BRIEF DESCRIPTION OF THE DRAWINGS

[0006] So that the manner in which the above recited features of the present invention are attained and can be understood in detail, a more particular description of the invention, briefly summarized above, may be had by reference to the embodiments thereof which are illustrated in the appended drawings.

[0007] It is to be noted, however, that the appended drawings illustrate only typical embodiments of this invention and are therefore not to be considered limiting of its scope, for the invention may admit to other equally effective embodiments.

[0008]FIG. 1 depicts a high-level block diagram of an illustrative communication system suitable for use with the present invention;

[0009]FIG. 2 depicts a high-level block diagram showing one embodiment of a router suitable for use with the present invention;

[0010]FIG. 3 depicts a flow diagram showing one embodiment of a method of adaptively configuring a router to a statically configured network device in accordance with the present invention; and

[0011]FIG. 4 depicts a more detailed flow diagram showing one embodiment of the method of FIG. 3.

DETAILED DESCRIPTION

[0012] The present invention is a method and apparatus for adaptively configuring a router in a communication system. The present invention will be described within the context of a router coupled between a home network and a broadband Internet service provider (ISP). Those skilled in the art, however, will appreciate that the present invention can be advantageously employed in any communication system in which various network devices are coupled to a network interface, such as a router or a gateway server. Thus, the present invention has broad applicability beyond the network systems described herein.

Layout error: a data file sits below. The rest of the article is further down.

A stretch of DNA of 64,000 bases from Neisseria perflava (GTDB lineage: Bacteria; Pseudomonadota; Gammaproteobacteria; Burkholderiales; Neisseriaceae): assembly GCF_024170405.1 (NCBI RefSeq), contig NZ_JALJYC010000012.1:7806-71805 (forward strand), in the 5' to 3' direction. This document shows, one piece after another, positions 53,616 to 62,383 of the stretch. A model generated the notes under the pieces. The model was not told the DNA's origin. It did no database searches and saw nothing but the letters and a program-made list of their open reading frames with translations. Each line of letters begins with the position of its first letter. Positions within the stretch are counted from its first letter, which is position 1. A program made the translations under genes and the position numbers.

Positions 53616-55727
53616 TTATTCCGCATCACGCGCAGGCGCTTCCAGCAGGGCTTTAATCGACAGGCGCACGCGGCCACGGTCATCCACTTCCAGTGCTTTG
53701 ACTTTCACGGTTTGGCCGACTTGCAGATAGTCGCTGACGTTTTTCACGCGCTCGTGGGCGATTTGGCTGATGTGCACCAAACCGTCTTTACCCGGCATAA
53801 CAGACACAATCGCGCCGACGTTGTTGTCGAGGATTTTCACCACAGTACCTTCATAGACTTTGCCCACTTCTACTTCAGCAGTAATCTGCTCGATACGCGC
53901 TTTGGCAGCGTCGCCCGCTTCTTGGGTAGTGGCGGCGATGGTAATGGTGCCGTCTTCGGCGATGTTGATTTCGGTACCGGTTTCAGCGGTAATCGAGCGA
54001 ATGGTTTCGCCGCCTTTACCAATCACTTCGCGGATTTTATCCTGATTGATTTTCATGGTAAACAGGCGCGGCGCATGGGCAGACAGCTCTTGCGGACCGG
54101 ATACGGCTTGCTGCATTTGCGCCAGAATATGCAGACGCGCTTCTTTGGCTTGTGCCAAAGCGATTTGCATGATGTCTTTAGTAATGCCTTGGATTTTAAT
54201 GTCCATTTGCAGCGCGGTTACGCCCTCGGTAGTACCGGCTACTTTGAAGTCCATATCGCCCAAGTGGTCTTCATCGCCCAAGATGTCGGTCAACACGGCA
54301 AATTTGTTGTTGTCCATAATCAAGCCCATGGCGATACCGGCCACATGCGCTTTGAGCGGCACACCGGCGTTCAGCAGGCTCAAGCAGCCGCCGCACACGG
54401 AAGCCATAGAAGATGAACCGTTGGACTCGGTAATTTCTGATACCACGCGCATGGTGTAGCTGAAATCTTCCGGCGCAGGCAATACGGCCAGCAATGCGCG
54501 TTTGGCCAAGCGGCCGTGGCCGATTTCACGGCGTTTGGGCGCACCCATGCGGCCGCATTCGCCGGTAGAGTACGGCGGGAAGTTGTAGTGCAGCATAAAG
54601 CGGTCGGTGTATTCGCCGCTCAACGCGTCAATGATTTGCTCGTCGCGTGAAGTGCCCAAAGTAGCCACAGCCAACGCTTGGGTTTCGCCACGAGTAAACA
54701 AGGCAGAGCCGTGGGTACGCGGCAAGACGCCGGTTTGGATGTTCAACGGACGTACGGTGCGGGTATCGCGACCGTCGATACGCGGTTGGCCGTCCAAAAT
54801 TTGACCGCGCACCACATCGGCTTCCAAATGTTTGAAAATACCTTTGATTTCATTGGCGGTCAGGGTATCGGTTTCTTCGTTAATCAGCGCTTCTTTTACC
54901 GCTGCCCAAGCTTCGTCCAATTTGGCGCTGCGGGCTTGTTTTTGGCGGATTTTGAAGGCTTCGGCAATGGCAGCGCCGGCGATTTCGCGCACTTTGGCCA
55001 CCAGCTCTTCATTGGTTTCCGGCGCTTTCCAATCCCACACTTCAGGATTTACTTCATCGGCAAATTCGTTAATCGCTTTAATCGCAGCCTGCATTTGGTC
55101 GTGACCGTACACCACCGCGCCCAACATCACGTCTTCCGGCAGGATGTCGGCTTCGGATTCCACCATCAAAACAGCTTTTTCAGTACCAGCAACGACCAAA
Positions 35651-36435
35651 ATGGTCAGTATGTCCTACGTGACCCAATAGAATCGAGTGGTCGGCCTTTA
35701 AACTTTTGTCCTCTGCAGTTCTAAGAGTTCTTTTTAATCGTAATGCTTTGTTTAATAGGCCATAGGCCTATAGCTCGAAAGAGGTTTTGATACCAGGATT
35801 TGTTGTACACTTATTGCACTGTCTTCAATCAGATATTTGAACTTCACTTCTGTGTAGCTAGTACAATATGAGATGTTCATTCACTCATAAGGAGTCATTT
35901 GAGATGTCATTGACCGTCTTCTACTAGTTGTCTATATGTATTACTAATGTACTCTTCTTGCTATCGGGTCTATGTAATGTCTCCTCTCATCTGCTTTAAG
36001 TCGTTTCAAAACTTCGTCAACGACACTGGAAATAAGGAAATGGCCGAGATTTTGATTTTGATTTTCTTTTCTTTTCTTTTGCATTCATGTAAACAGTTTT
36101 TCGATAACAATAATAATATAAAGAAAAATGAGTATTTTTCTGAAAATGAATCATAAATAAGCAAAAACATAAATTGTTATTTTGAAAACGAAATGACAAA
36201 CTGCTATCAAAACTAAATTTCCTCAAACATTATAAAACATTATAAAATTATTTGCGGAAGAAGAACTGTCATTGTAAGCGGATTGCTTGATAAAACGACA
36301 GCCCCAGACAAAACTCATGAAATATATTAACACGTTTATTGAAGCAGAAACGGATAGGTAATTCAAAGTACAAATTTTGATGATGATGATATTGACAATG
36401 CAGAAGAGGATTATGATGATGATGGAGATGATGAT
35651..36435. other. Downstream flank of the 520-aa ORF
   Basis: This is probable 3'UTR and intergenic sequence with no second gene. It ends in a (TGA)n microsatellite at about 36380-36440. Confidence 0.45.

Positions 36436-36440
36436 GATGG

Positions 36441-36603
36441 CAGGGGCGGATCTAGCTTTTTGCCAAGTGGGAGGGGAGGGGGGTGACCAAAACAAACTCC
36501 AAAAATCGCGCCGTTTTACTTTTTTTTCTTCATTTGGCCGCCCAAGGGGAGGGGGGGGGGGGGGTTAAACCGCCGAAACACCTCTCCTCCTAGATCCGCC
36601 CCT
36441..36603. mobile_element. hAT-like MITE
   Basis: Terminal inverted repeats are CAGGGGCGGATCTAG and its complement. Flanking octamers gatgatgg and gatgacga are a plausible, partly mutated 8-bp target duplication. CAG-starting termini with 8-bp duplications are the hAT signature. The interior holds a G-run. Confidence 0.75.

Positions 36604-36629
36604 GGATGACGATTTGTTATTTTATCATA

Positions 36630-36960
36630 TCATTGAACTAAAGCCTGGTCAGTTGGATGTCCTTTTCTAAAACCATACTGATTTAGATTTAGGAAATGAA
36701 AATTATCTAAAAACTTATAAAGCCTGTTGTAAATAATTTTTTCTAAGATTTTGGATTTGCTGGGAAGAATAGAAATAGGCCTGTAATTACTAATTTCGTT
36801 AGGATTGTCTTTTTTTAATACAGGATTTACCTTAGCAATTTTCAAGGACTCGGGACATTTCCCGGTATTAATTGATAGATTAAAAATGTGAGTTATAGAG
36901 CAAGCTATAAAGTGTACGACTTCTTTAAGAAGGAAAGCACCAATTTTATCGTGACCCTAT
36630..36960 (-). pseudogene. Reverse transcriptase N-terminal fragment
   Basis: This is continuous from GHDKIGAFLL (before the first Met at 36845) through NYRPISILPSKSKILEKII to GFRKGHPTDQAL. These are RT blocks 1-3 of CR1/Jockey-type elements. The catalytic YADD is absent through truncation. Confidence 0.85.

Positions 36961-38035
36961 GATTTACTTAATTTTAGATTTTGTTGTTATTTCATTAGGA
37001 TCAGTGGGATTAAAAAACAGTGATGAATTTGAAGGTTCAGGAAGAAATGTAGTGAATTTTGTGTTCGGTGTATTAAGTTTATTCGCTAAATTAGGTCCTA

[0013]FIG. 1 depicts a high-level block diagram of an illustrative communication system 100 for use with the present invention. As shown, the communication system 100 comprises a local area network (LAN) 103, a router 106, a modem 112, and a wide area network (WAN) 114. The LAN 103 comprises various network devices, such as dynamically configured client devices 102 and a statically configured client device 104. The WAN 114 comprises, for example, a domain name server (DNS) and a gateway (not shown) for connection to another network 116, such as the Internet. The dynamically configured client devices 102 are network devices that receive at least a portion of the network parameters necessary for operation from another network device, for example, the router 106. In contrast, the statically configured client device 104 is a network device having static network parameters that do not change absent manual intervention by a user, for example. Exemplary network parameters associated with client devices 102 and 104 include an internet protocol (IP) address, a medium access control (MAC) address, a subnet mask, a domain name, a host name, a gateway IP address, and one or more DNS IP addresses.